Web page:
Stanislaw Ulam (1909-1984) was a Polish-American mathematician.

Ulam was born in 1909 in Lvov, Austria-Hungary (present-day Ukraine). He received a masters and a Ph.D. from the Lvov Polytechnic Institute. Beginning in 1935, Ulam spent his academic years at Harvard University as a member of the Society of Fellows while returning to Poland for the summers. There he met Fra [1]çoise Aron [1], whom he would marry in 1941. In 1939, Ulam fled Poland together with his brother Adam shortly before the German invasion in September. The rest of Ulam’s family, including his parents and sister, were killed in the Holocaust.

After coming to the United States permanently, Ulam was appointed an associate professor at the University of Wisconsin. In 1943, he was asked by his friend John von Neumann [2]to work on the Manhattan Project at Los Alamos. Ulam's expertise was needed to ensure the proper design and construction of an implosion-type weapon. He was responsible for carrying out hydrodynamical calculations, which determine the behavior of solids at high temperature and pressure. This was crucial to the design of a proper explosive lens, which would be necessary to achieve perfect spherical implosion. Eventually, Ulam and von Neumann came up with the proper design. At Los Alamos, Ulam also developed the Monte Carlo method for solving complex mathematical problems, a system which uses random sampling to evaluate algorithms. It is now commonly used in mathematical computer software.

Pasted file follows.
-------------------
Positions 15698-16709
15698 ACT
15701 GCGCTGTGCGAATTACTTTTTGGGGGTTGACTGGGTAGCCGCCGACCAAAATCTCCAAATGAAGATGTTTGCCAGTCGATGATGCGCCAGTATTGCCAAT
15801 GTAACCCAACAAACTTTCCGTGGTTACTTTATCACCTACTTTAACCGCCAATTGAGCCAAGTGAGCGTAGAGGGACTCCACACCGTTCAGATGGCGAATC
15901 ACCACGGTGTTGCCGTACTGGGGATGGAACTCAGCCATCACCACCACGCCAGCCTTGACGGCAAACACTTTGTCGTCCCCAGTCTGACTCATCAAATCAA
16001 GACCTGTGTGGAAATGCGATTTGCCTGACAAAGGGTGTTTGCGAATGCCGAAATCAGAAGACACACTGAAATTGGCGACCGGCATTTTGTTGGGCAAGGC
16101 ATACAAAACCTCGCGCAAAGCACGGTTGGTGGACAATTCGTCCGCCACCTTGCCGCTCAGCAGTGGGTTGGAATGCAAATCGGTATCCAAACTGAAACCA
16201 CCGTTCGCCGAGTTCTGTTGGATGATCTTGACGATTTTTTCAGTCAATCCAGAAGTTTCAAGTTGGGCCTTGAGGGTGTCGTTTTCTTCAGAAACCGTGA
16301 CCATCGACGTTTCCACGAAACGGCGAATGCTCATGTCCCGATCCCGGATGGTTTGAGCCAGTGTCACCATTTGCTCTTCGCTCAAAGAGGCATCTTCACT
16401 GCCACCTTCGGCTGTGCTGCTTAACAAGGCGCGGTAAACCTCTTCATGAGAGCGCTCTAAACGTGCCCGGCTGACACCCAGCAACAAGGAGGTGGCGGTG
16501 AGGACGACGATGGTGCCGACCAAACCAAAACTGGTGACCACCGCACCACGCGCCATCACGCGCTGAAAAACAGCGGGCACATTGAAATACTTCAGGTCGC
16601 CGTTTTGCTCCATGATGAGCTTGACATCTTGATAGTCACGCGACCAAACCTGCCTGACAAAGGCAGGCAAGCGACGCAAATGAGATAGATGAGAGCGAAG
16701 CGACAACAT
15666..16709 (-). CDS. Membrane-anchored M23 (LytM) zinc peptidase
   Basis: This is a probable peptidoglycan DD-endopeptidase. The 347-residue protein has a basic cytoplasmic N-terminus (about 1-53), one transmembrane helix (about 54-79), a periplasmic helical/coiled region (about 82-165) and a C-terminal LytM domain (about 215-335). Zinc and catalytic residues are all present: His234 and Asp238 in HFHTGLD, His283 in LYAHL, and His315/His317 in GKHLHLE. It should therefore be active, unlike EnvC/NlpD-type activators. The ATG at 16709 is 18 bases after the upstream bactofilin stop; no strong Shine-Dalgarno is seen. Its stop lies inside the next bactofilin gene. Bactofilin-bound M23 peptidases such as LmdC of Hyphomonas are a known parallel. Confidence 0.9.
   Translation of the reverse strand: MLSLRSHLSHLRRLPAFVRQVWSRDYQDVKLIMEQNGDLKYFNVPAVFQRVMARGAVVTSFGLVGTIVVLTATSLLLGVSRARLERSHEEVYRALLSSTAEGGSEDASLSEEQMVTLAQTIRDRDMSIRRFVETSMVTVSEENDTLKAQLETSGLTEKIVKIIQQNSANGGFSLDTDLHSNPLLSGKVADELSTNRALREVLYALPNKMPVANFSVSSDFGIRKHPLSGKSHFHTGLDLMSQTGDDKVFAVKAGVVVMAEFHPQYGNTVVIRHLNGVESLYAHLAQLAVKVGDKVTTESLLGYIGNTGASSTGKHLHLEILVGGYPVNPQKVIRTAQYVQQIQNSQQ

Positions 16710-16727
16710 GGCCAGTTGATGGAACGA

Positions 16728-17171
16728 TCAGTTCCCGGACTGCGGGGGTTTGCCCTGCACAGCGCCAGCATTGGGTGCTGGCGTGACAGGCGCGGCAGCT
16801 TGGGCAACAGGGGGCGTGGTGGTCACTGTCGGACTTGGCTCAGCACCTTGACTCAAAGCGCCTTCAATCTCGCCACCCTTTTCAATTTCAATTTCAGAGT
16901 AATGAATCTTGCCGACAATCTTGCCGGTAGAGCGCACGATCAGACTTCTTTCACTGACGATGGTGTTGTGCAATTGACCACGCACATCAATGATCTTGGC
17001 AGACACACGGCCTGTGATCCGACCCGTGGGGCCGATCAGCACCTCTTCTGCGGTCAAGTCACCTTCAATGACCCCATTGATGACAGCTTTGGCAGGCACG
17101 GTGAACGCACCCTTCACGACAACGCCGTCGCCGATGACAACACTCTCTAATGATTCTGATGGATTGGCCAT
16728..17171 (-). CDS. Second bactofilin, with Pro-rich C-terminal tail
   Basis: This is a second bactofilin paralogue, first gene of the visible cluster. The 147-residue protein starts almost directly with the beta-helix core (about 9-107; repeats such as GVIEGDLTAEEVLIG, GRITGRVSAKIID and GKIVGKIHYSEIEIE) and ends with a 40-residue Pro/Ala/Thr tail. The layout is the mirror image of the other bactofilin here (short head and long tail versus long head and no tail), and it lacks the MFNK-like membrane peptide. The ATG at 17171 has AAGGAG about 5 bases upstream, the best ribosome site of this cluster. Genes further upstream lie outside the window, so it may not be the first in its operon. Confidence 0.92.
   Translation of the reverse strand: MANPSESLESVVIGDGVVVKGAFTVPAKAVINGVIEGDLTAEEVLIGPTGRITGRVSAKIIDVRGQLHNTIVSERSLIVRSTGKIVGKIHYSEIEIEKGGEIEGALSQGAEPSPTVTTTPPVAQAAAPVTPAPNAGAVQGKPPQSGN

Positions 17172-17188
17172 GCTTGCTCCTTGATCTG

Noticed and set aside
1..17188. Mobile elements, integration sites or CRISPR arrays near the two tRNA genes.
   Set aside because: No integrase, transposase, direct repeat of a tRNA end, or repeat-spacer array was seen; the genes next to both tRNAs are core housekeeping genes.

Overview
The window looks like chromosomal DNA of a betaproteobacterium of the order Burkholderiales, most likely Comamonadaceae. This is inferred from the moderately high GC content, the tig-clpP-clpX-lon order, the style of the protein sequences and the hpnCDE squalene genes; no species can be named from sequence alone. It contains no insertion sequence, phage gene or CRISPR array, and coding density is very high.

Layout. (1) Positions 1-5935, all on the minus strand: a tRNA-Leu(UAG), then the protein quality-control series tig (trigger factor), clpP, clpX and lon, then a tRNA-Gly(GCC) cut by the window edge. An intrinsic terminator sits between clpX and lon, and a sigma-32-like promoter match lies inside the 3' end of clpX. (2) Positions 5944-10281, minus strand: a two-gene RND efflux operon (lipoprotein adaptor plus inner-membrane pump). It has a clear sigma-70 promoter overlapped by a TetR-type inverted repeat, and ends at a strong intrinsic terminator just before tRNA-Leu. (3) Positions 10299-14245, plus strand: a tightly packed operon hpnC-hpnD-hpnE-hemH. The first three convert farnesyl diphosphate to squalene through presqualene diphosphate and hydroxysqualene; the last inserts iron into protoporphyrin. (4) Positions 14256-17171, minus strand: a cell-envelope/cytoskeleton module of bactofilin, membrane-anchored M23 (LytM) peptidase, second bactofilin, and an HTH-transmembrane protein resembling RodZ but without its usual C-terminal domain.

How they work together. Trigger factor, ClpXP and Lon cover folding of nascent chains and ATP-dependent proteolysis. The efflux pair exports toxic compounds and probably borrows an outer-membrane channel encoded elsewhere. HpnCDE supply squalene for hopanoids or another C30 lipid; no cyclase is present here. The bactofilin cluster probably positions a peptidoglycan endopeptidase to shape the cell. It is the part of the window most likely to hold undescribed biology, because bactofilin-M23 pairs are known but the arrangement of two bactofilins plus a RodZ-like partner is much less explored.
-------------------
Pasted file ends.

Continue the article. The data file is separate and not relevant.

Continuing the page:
Ulam remained at Los Alamos until 1967. During this time, he worked on the development of the hydrogen bomb together with Edward Teller [3]. After concluding that Teller’s design for the hydrogen bomb [4] would not work, Ulam suggested that a compression model was needed. The eventual Teller-Ulam design, the details of which are still highly classified, was a two-stage implosion model and led to the large scale production of hydrogen bombs. It is believed to be the basis for all thermonuclear weapons existing today.

Ulam would go on to became a professor of mathematics at the University of Colorado while still consulting at Los Alamos. He would also teach at the University of Florida.

Ulam died on May 13, 1984, in Santa Fe.